In the mid-'90s, a fresh batch of post-punk kids stumbled into the cheap vinyl bins at the record stores near their colleges and went home with $1.99 copies of albums by Tangerine Dream, Can, Kraftwerk, Hawkwind, and especially 1968-1972 Pink Floyd. After an exploratory group of bands went through lo-fi synth explorations (basically, just about everything that came out on Darla or Kranky between 1996 and 1999) and the cool, intellectual artsiness of the Chicago post-rock school, there grew a third stream of bands like Mogwai, Explosions in the Sky, and the various offshoots of Godspeed You Black Emperor! The Timeout Drawer are very much part of this latter subgroup, but it's important to keep artists like Amp and Füxa in mind when listening to Nowonmai. In between the slowly cresting full-band explosions of sound, keyboardist Jason Goldberg lulls listeners with long stretches of spacy vintage-synth atmospherics, giving the album some much-needed textural variety. This wider approach largely bypasses the flaws of both approaches, all of which makes Nowonmai a more engaging record than many similar slabs of instrumental post-rock can manage.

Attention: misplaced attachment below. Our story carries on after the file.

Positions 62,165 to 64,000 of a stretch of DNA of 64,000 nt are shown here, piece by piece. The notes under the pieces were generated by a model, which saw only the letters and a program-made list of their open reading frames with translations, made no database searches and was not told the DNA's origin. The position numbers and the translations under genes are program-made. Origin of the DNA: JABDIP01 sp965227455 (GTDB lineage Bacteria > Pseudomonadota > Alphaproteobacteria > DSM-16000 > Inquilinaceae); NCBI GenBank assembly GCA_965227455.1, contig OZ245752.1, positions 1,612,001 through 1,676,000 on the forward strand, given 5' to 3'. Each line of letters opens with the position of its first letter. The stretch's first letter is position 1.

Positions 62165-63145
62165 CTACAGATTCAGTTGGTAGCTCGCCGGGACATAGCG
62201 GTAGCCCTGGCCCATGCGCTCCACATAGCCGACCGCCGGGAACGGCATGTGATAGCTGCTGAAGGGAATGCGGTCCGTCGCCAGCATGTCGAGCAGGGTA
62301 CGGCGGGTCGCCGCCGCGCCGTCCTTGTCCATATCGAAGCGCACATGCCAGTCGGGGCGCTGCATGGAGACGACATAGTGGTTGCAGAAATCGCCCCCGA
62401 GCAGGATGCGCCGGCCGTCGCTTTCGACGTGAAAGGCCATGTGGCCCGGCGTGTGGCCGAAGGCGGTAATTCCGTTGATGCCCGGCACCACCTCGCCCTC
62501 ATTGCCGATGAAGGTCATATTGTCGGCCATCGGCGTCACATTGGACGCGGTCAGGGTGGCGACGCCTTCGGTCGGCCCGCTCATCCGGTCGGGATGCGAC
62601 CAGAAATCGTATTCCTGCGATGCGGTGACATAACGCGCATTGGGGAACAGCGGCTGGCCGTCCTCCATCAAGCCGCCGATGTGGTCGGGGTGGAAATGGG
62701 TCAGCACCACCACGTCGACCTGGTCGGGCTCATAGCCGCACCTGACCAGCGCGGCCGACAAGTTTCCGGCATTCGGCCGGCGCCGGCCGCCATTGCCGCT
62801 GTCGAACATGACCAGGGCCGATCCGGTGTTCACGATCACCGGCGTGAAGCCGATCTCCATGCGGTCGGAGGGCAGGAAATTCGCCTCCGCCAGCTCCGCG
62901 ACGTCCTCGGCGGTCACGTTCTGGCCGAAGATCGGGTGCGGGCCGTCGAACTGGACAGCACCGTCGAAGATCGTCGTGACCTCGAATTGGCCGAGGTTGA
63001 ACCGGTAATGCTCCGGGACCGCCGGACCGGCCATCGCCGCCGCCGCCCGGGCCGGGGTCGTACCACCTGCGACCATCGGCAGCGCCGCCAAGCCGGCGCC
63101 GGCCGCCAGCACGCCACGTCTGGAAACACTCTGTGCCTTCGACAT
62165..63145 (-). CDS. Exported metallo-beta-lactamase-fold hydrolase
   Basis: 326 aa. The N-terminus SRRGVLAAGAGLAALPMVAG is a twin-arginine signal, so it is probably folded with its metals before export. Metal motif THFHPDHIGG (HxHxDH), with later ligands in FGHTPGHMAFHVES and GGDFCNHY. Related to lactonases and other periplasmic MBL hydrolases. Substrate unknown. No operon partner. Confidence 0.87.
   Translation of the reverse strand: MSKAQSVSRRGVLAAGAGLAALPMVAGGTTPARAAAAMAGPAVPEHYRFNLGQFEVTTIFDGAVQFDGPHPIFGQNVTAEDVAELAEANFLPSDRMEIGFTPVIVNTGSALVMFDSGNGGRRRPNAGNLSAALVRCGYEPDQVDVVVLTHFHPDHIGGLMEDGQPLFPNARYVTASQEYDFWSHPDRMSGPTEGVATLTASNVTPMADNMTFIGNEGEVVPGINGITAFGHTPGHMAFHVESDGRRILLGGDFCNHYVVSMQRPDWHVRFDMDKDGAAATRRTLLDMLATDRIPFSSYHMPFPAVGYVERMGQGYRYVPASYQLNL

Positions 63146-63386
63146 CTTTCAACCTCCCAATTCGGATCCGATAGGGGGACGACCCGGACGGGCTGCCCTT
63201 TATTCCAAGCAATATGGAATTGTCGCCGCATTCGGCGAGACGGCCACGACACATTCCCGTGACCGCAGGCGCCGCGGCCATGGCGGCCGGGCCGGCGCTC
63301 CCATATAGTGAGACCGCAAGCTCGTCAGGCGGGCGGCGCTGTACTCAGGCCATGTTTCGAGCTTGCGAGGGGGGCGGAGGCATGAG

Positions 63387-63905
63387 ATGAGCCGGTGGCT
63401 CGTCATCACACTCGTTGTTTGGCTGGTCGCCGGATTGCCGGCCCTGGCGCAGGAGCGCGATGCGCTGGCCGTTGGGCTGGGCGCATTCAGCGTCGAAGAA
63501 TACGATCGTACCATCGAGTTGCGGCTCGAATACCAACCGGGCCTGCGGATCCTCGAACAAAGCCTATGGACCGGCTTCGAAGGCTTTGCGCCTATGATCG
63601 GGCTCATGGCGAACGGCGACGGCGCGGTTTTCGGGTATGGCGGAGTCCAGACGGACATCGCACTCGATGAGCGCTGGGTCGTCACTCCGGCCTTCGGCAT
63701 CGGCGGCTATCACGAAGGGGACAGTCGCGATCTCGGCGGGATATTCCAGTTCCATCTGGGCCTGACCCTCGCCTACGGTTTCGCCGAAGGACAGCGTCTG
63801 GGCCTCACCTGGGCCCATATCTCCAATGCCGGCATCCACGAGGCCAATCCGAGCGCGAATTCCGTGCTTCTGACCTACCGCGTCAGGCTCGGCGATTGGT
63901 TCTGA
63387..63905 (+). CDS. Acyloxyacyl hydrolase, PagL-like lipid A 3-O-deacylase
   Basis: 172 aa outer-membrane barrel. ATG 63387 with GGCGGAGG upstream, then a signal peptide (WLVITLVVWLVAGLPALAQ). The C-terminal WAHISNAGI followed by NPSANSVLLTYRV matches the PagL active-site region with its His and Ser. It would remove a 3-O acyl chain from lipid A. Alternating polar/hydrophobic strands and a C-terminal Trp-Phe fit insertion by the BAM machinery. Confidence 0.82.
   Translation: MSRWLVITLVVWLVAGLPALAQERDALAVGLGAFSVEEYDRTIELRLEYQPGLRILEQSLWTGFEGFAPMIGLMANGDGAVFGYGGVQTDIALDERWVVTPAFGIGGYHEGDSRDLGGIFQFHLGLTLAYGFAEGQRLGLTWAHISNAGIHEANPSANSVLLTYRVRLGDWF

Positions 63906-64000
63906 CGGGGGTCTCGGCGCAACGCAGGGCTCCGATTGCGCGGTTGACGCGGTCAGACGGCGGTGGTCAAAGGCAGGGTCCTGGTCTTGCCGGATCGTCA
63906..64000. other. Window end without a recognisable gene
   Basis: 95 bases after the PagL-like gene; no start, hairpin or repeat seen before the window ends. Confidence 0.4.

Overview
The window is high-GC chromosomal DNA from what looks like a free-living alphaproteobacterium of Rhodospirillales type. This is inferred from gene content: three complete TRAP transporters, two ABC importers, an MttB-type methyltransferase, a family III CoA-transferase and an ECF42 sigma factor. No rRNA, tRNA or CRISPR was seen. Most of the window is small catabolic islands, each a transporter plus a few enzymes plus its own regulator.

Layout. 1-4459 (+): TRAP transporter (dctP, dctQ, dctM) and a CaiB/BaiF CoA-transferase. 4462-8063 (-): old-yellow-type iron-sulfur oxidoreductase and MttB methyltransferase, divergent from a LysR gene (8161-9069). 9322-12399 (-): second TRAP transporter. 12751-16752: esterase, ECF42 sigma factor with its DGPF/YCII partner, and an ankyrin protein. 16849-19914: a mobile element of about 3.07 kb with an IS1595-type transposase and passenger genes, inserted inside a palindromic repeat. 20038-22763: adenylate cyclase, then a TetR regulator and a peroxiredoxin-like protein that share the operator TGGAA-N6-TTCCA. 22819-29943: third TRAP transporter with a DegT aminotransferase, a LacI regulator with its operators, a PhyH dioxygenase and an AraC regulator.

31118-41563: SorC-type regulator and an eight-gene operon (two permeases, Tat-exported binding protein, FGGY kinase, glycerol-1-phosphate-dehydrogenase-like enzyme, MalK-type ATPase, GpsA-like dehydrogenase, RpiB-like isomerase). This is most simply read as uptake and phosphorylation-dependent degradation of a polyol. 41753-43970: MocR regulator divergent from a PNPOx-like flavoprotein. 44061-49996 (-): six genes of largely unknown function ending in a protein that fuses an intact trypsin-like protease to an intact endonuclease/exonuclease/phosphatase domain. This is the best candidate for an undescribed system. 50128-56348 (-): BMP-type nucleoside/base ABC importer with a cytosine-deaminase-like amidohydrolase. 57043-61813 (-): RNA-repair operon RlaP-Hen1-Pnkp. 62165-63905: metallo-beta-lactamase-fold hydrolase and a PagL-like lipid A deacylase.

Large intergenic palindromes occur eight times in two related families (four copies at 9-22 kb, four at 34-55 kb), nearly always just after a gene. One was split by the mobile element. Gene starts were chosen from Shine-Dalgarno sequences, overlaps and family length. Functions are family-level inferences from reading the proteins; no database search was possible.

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AllMusic Review by Stewart Mason